Telstra Sends In Two CoWs After Splendour Social Backlash

Telstra Sends In Two CoWs After Splendour Social Backlash

In another example of the power of social media, Telstra has had its hand forced by the pressure brought to bear by fans of the Splendour in the Grass music festival who vented their spleens when it was revealed that there would be no Telstra coverage of the event.

Splendour organisers, Village Sounds, walked away from the negotiating table with Telstra over the cost of supplying a 4G tower for the event. Village Sounds then took to social media to let the fans know via its Facebook page that those people coming to brave the crowds, mud, shit, soul-destroying queues for booze, freezing cold and dodgy camping spots would be doing so without the small comfort of adequate Telstra coverage.

In an online statement made on 30 June 2014, Splendour said each mobile phone company traditionally provides a Cell on Wheels tower (COW) to expand network coverage.

“This year Telstra will not have any COWs on site at Splendour and this will have a major impact on their network coverage at the show.

“We have been in discussions with Telstra since Sept 2013 and early on they committed to providing free COWs as they did for Splendour’s 2013 event. Only last month Telstra withdrew this commitment and provided us with a prohibitive quote to supply these COWs.

“While we are committed to providing you with the best Splendour experience possible, we are not in a position to pay many hundreds of thousands of dollars for a service that actually generates revenue for Telstra,” the statement continued

The last count on the post when B&T checked was 542 comments with many people saying they would ditch their Telstra service in favour of Optus or Vodafone. Posts included customers sharing their interactions with Telstra’s own social channels asking about coverage at the event, which sold out in a matter of hours.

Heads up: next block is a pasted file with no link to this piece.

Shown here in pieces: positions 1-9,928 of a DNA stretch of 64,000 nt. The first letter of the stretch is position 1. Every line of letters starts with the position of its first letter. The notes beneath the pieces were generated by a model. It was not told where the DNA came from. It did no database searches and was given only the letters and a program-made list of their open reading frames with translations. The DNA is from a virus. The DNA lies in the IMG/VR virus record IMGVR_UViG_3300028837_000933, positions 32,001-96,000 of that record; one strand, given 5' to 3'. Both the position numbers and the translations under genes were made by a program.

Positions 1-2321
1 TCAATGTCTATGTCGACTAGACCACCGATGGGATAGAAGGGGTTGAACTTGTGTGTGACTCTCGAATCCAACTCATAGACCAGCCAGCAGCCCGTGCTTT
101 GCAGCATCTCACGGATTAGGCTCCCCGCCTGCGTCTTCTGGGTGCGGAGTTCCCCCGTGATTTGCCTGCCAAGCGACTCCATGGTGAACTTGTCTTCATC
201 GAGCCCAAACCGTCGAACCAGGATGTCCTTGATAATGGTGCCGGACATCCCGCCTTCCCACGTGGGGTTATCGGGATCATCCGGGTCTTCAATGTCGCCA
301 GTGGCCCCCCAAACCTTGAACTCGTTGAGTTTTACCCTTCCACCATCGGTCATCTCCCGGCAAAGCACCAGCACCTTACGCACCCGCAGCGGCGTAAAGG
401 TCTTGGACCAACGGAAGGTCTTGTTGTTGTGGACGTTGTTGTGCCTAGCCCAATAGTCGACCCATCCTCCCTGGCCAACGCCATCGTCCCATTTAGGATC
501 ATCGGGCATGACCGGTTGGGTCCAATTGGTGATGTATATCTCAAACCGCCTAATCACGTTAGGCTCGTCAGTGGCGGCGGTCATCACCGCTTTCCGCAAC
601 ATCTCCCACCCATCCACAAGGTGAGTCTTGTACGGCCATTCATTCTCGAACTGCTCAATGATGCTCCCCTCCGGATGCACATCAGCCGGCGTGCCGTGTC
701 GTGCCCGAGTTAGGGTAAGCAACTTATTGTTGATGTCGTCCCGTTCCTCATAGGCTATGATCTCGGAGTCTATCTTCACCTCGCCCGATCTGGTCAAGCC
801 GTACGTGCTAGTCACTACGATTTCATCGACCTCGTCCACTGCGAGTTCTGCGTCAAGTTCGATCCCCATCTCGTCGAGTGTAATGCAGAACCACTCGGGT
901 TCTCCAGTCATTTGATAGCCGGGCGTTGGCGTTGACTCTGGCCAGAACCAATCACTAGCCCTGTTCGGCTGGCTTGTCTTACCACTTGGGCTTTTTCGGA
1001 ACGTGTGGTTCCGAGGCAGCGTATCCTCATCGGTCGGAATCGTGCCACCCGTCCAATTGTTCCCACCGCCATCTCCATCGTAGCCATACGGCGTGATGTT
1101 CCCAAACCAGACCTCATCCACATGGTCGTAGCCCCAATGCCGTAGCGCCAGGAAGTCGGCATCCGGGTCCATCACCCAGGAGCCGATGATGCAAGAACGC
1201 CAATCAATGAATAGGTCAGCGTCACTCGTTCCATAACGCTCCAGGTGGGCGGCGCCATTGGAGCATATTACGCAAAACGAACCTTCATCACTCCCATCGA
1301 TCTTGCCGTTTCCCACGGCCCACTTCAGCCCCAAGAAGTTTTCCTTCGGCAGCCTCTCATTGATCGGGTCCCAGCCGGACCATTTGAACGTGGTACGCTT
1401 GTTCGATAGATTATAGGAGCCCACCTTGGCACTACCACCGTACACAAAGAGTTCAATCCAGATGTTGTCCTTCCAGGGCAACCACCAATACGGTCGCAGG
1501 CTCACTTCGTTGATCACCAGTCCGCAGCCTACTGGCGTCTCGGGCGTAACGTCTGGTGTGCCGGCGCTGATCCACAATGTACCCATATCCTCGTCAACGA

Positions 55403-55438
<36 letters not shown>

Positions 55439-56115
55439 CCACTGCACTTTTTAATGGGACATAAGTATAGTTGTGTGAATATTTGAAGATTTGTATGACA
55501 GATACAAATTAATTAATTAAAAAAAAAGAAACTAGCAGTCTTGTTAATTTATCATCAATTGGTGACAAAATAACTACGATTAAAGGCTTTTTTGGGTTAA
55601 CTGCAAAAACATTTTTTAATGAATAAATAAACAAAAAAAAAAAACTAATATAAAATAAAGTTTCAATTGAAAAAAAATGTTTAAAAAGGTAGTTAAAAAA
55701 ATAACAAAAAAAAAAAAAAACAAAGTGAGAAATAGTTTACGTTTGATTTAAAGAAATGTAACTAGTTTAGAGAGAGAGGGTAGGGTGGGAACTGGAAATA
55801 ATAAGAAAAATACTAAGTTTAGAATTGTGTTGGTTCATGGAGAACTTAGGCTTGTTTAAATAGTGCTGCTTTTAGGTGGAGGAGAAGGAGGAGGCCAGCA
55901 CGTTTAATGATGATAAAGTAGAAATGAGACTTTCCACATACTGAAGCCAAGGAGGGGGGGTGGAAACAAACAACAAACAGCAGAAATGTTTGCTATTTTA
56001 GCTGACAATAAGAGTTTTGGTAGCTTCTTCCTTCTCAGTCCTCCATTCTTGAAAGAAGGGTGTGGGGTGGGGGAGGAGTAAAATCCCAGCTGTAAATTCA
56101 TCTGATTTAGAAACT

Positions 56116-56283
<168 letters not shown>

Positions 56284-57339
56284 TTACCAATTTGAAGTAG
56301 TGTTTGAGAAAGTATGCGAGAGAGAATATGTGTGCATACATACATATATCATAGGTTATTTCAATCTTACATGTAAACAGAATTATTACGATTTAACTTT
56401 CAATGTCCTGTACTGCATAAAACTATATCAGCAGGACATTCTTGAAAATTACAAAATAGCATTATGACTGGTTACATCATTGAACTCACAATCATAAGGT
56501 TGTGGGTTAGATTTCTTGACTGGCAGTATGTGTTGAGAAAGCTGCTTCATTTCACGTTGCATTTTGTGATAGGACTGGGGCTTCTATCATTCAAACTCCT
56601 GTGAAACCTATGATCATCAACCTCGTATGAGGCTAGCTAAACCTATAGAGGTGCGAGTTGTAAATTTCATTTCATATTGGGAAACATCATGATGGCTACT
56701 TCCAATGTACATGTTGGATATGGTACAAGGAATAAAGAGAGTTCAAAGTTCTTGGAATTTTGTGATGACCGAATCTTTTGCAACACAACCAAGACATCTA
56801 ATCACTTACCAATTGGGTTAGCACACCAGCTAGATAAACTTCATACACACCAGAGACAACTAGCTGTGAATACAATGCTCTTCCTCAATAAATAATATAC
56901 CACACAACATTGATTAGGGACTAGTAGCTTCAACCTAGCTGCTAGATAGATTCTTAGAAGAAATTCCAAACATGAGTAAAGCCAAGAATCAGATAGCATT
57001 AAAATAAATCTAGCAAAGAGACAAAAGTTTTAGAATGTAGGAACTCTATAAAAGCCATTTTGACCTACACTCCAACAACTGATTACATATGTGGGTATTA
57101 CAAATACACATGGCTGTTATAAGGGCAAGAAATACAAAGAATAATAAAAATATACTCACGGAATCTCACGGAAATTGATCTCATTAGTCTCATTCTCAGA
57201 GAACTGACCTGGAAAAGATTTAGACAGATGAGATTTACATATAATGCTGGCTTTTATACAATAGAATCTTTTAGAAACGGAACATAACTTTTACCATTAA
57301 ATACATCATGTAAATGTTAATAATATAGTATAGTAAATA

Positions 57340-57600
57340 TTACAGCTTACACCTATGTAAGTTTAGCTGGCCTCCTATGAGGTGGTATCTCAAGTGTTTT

Telstra twitter page copy

From the Splendour Facebook page a petition was born and Telstra clearly had a social media backlash on its hands.

However Australia’s biggest telco, which has invested heavily in its social presence in recent years, quickly swung into action and made the following announcement:

As indicated we’re aware of how important mobile coverage is to our customers and we would do everything we can to ensure our customers attending the Splendour in the Grass event have the best experience. We have reviewed the availability of some of our temporary CoWs normally used for emergency responses, and will be able to provide two Satellite Cells on Wheels for the Splendour in the Grass event. This temporary infrastructure will provide 3G mobile coverage for Telstra customers attending the event – voice and data. However, these temporary facilities may not provide capacity to support the busiest periods during the festival, so we ask our customers to be patient during these times, wait a few minutes and try again. We’ll also continue to talk to the event organisers about a more suitable permanent solution for future years.

Steve Carey, general manager of media for Telstra, told B&T that the telco had been in negotiations with Village Sounds since March 2013 to create a permanent 4G mobile tower, “but at no stage did we say we would not supply the Sat CoWs as we have in previous years so we were a little bit surprised by Splendour’s announcement”.

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